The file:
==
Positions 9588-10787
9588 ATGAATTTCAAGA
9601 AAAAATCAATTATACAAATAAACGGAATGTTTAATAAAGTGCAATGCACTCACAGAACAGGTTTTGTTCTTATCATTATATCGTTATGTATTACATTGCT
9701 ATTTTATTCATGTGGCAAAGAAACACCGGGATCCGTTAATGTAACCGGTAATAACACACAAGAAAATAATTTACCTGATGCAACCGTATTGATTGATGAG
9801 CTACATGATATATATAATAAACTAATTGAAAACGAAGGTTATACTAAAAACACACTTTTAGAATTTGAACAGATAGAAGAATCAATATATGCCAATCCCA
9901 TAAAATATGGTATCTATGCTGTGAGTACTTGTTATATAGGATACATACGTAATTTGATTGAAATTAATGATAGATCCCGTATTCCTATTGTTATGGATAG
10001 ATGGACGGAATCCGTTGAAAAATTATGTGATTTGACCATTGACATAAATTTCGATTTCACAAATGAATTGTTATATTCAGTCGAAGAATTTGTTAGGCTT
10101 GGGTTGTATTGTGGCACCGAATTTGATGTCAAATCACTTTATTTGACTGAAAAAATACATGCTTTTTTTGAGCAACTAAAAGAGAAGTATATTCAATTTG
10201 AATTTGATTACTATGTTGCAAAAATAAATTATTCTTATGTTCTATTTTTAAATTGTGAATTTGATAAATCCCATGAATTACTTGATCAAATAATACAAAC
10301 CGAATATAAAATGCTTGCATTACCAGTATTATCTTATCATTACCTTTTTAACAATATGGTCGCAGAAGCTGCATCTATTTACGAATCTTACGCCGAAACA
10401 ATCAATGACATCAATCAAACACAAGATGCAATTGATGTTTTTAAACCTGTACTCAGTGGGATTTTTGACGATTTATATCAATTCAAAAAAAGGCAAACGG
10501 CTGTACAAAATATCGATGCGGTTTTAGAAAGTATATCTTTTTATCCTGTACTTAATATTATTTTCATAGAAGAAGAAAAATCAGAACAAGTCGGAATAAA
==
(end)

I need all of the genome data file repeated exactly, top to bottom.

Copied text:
Positions 9588-10787
9588 ATGAATTTCAAGA
9601 AAAAATCAATTATACAAATAAACGGAATGTTTAATAAAGTGCAATGCACTCACAGAACAGGTTTTGTTCTTATCATTATATCGTTATGTATTACATTGCT
9701 ATTTTATTCATGTGGCAAAGAAACACCGGGATCCGTTAATGTAACCGGTAATAACACACAAGAAAATAATTTACCTGATGCAACCGTATTGATTGATGAG
9801 CTACATGATATATATAATAAACTAATTGAAAACGAAGGTTATACTAAAAACACACTTTTAGAATTTGAACAGATAGAAGAATCAATATATGCCAATCCCA
9901 TAAAATATGGTATCTATGCTGTGAGTACTTGTTATATAGGATACATACGTAATTTGATTGAAATTAATGATAGATCCCGTATTCCTATTGTTATGGATAG
10001 ATGGACGGAATCCGTTGAAAAATTATGTGATTTGACCATTGACATAAATTTCGATTTCACAAATGAATTGTTATATTCAGTCGAAGAATTTGTTAGGCTT
10101 GGGTTGTATTGTGGCACCGAATTTGATGTCAAATCACTTTATTTGACTGAAAAAATACATGCTTTTTTTGAGCAACTAAAAGAGAAGTATATTCAATTTG
10201 AATTTGATTACTATGTTGCAAAAATAAATTATTCTTATGTTCTATTTTTAAATTGTGAATTTGATAAATCCCATGAATTACTTGATCAAATAATACAAAC
10301 CGAATATAAAATGCTTGCATTACCAGTATTATCTTATCATTACCTTTTTAACAATATGGTCGCAGAAGCTGCATCTATTTACGAATCTTACGCCGAAACA
10401 ATCAATGACATCAATCAAACACAAGATGCAATTGATGTTTTTAAACCTGTACTCAGTGGGATTTTTGACGATTTATATCAATTCAAAAAAAGGCAAACGG
10501 CTGTACAAAATATCGATGCGGTTTTAGAAAGTATATCTTTTTATCCTGTACTTAATATTATTTTCATAGAAGAAGAAAAATCAGAACAAGTCGGAATAAA